Fiction and Philosophy
I love to read a good story that simply is a good story. But there is something even more compelling about about a good story that is also a foray into philosophy. Not long ago, I wrote about The Secret, by Eva Hoffman. I was extremely interested in the philosophical questions raised in the book, and Sherry from Semicolon suggested that Never Let Me Go by Kazuo Ishiguro might be interesting because it considered similar questions.
There are some minor spoilers here for both books, so be forewarned.
As it happens, Ishiguro is a popular enough author to be carried in English at the biggest Polish bookstore in Krakow (Empik, if you want to know), and so I picked up a copy to read and compare. The narrator of the story is a young woman who has been cloned--the same arrangment used in The Secret.
In The Secret, individuals are cloned by choice--commissioned, you might say. In Never Let Me Go, individuals are cloned for the sole purpose of harvesting their organs for transplants. The cloned children are raised together, apart from society. As adults, they continue to live in their own small communities and are trained to be "family" to each other so that they can support each other through the process of donating organs, which eventually, of course, results in "termination."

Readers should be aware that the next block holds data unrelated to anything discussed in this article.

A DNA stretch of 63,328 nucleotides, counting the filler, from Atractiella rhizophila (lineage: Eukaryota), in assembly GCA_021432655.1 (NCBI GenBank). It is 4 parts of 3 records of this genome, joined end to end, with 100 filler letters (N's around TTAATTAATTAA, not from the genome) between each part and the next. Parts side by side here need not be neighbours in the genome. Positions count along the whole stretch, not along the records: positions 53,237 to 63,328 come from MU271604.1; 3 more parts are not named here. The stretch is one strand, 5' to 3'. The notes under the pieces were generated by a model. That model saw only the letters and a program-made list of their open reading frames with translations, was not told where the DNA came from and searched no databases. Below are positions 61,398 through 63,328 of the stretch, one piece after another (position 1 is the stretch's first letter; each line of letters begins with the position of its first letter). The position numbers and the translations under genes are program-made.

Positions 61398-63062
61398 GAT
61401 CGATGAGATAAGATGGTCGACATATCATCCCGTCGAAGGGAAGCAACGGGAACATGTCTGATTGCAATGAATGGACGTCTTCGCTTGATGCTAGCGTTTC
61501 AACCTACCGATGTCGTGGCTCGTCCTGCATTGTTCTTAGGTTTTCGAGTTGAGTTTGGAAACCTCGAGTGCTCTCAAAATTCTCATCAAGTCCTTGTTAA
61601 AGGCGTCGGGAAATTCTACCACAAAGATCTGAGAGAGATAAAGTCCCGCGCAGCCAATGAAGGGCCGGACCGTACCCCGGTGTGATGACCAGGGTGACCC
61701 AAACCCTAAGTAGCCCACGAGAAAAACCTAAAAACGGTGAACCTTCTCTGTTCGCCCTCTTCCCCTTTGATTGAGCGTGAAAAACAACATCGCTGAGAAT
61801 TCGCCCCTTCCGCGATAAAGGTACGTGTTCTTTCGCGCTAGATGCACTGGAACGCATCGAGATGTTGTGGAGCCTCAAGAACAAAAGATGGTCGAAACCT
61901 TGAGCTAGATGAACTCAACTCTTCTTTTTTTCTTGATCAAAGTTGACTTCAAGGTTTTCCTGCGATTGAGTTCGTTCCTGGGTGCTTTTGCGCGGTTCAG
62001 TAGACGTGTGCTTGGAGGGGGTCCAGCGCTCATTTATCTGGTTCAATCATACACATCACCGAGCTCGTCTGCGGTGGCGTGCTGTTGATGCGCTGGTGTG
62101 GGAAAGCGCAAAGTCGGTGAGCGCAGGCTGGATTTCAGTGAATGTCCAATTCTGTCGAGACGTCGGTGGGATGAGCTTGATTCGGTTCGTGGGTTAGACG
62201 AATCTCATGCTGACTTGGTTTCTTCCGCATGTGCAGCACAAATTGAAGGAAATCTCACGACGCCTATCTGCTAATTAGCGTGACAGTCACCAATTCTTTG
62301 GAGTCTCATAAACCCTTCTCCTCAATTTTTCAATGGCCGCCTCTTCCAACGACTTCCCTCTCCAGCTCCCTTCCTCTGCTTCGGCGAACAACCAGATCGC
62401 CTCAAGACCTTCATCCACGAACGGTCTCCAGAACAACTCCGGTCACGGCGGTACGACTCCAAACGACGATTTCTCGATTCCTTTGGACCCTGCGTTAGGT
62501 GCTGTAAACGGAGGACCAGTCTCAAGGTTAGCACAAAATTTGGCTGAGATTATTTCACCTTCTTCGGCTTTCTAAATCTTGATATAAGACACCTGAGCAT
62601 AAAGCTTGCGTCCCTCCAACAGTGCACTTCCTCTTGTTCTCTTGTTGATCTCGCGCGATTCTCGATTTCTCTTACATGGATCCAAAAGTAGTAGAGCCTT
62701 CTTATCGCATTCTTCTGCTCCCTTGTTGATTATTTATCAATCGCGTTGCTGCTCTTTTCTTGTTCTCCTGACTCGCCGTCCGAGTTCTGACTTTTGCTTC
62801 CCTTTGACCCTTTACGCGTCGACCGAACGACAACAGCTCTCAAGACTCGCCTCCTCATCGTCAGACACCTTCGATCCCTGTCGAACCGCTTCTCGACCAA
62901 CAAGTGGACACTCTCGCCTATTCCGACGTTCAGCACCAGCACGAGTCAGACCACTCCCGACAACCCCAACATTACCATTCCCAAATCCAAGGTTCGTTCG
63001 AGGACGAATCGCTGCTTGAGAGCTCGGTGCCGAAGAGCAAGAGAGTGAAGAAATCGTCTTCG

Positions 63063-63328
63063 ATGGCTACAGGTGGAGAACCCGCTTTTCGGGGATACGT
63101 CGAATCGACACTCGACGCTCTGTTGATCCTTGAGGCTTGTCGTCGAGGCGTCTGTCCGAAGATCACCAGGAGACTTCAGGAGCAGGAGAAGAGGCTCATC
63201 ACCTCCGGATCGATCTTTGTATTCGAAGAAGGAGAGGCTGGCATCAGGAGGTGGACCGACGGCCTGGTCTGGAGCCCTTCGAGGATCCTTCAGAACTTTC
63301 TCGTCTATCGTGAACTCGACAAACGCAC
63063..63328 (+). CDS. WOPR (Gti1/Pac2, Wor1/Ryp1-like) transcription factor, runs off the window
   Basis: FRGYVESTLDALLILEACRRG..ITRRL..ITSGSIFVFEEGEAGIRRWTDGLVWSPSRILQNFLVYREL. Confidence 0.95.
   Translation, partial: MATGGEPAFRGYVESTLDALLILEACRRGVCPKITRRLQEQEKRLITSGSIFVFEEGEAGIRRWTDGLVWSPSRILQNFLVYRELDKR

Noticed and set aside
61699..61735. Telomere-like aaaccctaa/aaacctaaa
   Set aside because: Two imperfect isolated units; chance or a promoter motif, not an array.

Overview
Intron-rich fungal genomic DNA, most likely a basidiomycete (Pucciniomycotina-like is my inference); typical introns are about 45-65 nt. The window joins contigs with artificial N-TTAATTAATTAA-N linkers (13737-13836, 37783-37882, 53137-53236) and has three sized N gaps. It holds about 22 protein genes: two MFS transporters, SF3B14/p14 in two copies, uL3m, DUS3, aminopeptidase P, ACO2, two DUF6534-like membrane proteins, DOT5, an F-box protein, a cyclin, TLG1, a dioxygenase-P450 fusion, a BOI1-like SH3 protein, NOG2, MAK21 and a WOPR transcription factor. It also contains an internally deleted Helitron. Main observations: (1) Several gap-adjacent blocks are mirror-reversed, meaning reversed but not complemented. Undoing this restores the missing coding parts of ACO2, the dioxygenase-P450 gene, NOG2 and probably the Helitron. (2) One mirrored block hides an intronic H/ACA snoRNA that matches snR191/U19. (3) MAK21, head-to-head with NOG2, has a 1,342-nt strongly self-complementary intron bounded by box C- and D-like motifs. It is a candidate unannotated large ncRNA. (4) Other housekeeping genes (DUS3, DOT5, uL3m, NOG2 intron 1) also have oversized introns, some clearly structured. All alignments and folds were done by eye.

The narrator of The Secret always felt like an outsider looking in at the real world, in spite of being a part of the world. The narrator (and her colleagues) of Never Let Me Go always seemed to feel that she was a real, normal person and couldn't understand why anyone would doubt it. It's hard to say which of these two reactions would be most likely.
Without entirely giving away the plot of the book, I would say that Never Let Me Go reaches somewhat different conclusions than The Secret. I found it to be less plausible in many ways. Ishiguro's book shows us a world which denies (for its own convenience) that cloned humans have souls, although they certainly do. Hoffman's book questions whether anyone at all has a soul, but concludes that clones have as much of a soul as anyone else. Never Let Me Go never really lets you see the world outside of the cloned humans' experience, and they are not a part of society at large. I found it difficult to imagine reality matching the setting. The Secret showed a world that was entirely too plausible--easy to imagine, but not a reality I would want to materialize.
Overall, I definitely preferred The Secret to Never Let Me Go, but both books are worth reading, and I am interested enough in Ishiguro's work to want to read more. Both of these books raise interesting questions to think about and discuss. Books like these are certainly a symptom of our postmodern world, which is full of uncertainties and questions, and denies that answers are even possible.
Being fully convinced, as a Christian, of the intrinsic existence and value of the human soul, I find it interesting that such post-modern books as these reach the same conclusion--that man has a soul.